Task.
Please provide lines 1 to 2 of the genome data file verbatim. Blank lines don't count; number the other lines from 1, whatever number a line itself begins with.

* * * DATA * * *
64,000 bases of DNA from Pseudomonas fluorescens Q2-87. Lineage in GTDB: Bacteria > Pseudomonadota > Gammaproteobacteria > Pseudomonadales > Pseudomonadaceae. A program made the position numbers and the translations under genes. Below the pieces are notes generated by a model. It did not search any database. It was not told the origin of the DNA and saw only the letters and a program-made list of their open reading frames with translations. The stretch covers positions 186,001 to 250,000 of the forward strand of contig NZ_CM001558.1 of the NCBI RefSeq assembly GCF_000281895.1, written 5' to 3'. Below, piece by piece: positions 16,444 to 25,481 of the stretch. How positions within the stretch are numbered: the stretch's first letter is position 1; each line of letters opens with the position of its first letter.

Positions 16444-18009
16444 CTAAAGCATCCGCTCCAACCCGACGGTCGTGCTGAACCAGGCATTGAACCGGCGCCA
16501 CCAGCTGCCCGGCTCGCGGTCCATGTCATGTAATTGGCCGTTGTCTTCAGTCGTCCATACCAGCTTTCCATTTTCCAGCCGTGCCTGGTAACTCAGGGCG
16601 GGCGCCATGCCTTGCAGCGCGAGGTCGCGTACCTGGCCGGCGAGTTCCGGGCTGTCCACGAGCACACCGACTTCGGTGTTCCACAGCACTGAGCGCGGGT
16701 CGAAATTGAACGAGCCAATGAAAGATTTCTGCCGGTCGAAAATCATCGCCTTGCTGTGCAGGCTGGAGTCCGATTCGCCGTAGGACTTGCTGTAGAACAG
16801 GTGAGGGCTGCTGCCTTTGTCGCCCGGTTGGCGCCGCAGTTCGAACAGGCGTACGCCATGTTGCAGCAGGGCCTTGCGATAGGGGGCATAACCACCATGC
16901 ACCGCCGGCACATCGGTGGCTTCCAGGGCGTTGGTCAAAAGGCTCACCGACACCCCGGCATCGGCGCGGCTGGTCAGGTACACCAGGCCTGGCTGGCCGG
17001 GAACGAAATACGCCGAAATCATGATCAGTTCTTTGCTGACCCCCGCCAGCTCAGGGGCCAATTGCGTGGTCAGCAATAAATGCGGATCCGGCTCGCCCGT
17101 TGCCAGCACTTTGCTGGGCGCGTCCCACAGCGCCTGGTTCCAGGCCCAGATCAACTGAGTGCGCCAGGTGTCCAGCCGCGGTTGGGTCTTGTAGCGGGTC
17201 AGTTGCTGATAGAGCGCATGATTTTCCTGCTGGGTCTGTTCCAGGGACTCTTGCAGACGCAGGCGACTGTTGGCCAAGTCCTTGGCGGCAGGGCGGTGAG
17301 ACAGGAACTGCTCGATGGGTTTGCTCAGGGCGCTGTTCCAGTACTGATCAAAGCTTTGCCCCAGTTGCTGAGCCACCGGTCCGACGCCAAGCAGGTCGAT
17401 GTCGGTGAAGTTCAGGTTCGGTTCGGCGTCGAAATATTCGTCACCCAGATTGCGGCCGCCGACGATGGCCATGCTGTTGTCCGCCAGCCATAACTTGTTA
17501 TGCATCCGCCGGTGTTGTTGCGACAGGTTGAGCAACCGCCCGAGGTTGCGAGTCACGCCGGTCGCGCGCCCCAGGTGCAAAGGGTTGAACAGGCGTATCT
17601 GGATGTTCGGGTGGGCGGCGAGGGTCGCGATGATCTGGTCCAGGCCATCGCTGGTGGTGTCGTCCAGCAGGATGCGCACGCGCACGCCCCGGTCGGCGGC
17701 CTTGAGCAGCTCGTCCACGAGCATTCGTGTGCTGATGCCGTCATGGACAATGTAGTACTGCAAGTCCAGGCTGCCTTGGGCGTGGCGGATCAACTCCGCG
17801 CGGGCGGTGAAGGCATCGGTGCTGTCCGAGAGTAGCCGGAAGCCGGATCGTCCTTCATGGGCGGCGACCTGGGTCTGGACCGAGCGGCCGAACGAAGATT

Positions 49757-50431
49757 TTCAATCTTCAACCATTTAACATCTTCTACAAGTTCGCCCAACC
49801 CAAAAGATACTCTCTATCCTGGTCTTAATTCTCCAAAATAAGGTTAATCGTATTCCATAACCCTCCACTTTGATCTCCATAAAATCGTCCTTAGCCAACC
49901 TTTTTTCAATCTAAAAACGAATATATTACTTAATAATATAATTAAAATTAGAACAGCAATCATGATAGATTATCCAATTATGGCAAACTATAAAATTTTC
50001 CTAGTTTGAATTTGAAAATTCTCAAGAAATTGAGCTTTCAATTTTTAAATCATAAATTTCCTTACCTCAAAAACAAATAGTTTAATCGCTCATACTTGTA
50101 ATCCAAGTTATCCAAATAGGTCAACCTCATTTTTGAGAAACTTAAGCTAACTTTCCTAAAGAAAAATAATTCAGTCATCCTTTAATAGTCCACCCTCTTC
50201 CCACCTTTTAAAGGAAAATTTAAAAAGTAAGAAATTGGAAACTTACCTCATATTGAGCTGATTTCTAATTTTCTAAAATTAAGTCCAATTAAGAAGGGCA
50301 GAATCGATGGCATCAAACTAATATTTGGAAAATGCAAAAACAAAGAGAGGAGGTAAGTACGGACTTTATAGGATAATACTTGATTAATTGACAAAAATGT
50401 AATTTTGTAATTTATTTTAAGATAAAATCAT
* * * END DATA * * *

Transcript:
64,000 bases of DNA from Pseudomonas fluorescens Q2-87. Lineage in GTDB: Bacteria > Pseudomonadota > Gammaproteobacteria > Pseudomonadales > Pseudomonadaceae. A program made the position numbers and the translations under genes. Below the pieces are notes generated by a model. It did not search any database. It was not told the origin of the DNA and saw only the letters and a program-made list of their open reading frames with translations. The stretch covers positions 186,001 to 250,000 of the forward strand of contig NZ_CM001558.1 of the NCBI RefSeq assembly GCF_000281895.1, written 5' to 3'. Below, piece by piece: positions 16,444 to 25,481 of the stretch. How positions within the stretch are numbered: the stretch's first letter is position 1; each line of letters opens with the position of its first letter.

Positions 16444-18009